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Patriots Training Camp: What We Did (And Didn’t) Learn In Week 1

Several observations have piqued interest over the last handful of Patriots training camp practices and revealed a lot about New England.
Patriots Training Camp

Some things never change at New England Patriots training camp. Bill Belichick always swings his whistle, players sign autographs for their adoring fans, and we, the Patriots punditocracy, are perpetually flush with questions and observations surrounding the team.

With the mass exodus of institutional knowledge from the team on the coaching staff and the roster in 2022, the Patriots look far different than they did in years past. At training camp this year, there is no Josh McDaniels, Carmen Bricillo, or Mick Lombardi, nor are their Patriots cornerstones like Dont’a Hightower, Jaime Collins, or Kyle Van Noy on the field.

But, while the absence of those players and coaches is the most pronounced, several other notable observations have piqued my interest over the last handful of practices and revealed a lot about the Patriots.

Matt Patricia Is Calling Plays At Patriots Training Camp

Coach’s New Role

After months of speculation, we know who the Patriots chose as their play-caller. Bill Belichick anointed Matt Patricia, former defensive coordinator, and Detroit Lions head coach, as their offensive signal caller.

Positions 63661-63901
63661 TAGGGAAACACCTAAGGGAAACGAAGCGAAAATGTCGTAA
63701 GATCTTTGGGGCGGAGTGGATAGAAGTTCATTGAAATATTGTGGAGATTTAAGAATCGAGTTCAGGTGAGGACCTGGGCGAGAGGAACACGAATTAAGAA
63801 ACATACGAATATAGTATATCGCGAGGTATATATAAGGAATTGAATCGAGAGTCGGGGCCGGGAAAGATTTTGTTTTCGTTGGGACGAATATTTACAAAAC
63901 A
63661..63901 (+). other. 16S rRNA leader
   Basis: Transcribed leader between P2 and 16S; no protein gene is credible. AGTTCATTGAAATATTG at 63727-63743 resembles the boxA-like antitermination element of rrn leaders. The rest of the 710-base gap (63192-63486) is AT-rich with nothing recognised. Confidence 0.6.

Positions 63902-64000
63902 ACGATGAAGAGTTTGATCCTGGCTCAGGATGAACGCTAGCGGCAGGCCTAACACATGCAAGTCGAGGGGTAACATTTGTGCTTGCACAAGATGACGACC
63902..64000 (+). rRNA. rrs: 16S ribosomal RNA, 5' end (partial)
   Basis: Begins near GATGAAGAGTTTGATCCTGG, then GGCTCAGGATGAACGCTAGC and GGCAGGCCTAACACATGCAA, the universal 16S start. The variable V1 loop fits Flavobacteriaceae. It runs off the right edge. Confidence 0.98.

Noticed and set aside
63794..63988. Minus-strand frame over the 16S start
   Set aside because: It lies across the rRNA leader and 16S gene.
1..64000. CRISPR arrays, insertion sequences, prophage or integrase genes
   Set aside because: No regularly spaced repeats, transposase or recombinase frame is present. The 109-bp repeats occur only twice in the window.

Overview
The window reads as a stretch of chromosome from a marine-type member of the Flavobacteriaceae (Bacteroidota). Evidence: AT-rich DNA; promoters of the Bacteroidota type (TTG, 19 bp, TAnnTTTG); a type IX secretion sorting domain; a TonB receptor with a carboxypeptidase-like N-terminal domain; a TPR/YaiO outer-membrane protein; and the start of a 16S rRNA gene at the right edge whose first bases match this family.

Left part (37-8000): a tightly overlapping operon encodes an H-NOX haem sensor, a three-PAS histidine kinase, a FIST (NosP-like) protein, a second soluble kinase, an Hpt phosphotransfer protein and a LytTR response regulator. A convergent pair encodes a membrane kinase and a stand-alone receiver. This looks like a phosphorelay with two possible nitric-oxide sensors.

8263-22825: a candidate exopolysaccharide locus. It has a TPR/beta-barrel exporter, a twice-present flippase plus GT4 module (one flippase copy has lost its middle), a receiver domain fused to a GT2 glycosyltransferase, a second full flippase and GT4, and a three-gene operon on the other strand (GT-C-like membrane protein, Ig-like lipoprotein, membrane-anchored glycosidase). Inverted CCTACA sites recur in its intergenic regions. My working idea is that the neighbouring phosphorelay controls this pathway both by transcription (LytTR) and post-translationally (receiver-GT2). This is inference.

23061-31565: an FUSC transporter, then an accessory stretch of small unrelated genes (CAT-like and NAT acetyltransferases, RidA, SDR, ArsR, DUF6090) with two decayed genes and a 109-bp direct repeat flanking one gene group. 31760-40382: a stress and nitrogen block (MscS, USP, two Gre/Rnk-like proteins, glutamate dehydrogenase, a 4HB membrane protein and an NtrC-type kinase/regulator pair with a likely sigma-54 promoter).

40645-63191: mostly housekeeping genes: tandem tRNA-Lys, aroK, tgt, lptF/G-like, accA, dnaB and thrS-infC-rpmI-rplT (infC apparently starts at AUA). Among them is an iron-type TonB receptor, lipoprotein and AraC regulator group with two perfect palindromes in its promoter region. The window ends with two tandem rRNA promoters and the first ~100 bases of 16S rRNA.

Though Patricia has experience coaching offense for the Patriots as both an offensive assistant (2004) and assistant offensive line coach (2005), spent the majority of his career coaching defense. This is not to say that Patricia is incapable of calling plays and coaching the offense, but it is a significant step down from their previous play caller Josh McDaniels.

All reports indicate (and my eyes even saw!) Patricia relayed plays to Mac Jones or backup quarterback Bailey Zappe before the offense took the huddle. Joe Judge, on the other hand, worked exclusively with the quarterbacks and filled in for Patricia only briefly during 7-on-7 drills when Patricia dealt with the offensive line.

This is not to say the production of offense or the development of Mac Jones is kaput, but it solidifies a decision many speculated could create problems for the Patriots down the line. Whether or not it will remains to be seen.

Tyquan Thornton Can Play

Second-round draft pick Tyquan Thornton is balling at practice. Critiqued for his slender build and skinny wrists, the former Baylor University speedster continues to make a name for himself on the field. In a position battle with Nelson Agholor, Jakobi Meyers, Kendrick Bourne, and newly added Devante Parker, Thornton has held his own. He looks fast, poised, and impressive in his route running.

His play at camp is a welcome sign for fans who were worried about his role on the depth chart. Many believed there were too many mouths to feed offensively. But with his deep-threat potential differentiating himself from the other receivers, Thornton should have no problem seeing targets. Who knows? Maybe Thornton can become Jones’ next favorite target in 2022.

The MVP Of Patriots Training Camp